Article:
As part of their efforts to prevent wildfires, California’s electric supplier PG&E shut down power to approximately 800,000 residents and businesses in the northern part of the state last week. The thinking is that dry, windy conditions spark wildfires and if the utility could take large swathes of the power grid offline when those conditions are present, this would prevent fires. The Mercury News reports that in the last couple of years, several major fires have started from “PG&E power lines in the Wine Country and Sierra foothills.”
Many residents did not understand why their solar panels stopped working when the power was cut. It turns out that only solar panels which are installed with a battery backup will keep the lights on.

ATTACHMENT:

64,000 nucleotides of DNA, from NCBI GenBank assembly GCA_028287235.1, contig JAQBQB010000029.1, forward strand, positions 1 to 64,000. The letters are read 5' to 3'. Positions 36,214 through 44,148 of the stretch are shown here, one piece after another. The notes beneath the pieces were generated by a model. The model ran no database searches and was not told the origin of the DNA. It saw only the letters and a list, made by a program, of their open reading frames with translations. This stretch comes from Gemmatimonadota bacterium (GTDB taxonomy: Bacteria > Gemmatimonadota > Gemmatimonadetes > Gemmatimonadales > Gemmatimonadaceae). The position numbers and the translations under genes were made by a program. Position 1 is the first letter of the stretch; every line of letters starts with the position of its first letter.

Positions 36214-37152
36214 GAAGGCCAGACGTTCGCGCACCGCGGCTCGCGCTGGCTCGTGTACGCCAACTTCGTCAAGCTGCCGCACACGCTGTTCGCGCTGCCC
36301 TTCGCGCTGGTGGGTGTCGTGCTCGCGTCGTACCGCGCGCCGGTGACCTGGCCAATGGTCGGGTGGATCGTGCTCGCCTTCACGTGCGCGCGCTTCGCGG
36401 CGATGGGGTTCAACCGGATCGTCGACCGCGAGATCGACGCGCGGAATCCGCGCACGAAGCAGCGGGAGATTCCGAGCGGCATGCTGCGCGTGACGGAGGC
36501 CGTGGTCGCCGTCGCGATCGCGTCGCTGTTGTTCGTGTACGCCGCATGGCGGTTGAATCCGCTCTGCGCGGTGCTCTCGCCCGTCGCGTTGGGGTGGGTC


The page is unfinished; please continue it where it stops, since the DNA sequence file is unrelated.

Bloomberg explains the reason:
Most panels are designed to supply power to the grid — not directly to houses. During the heat of the day, solar systems can crank out more juice than a home can handle. Conversely, they don’t produce power at all at night. So systems are tied into the grid, and the vast majority aren’t working this week as PG&E Corp. cuts power to much of Northern California to prevent wildfires.
The only way for most solar panels to work during a blackout is pairing them with batteries.
Bloomberg reports that the market for batteries has started to take off. Ed Fenster, the Chairman of U.S. rooftop solar company Sunrun, Inc., expects battery sales to explode after the PG&E blackouts.
California residents are learning their solar panels can't keep the lights on amid PG&E power cuts.
Here's why solar panels don't work in blackouts #CalilforniaBlackout pic.twitter.com/GWa4ZtasKB
— Bloomberg QuickTake (@QuickTake) October 11, 2019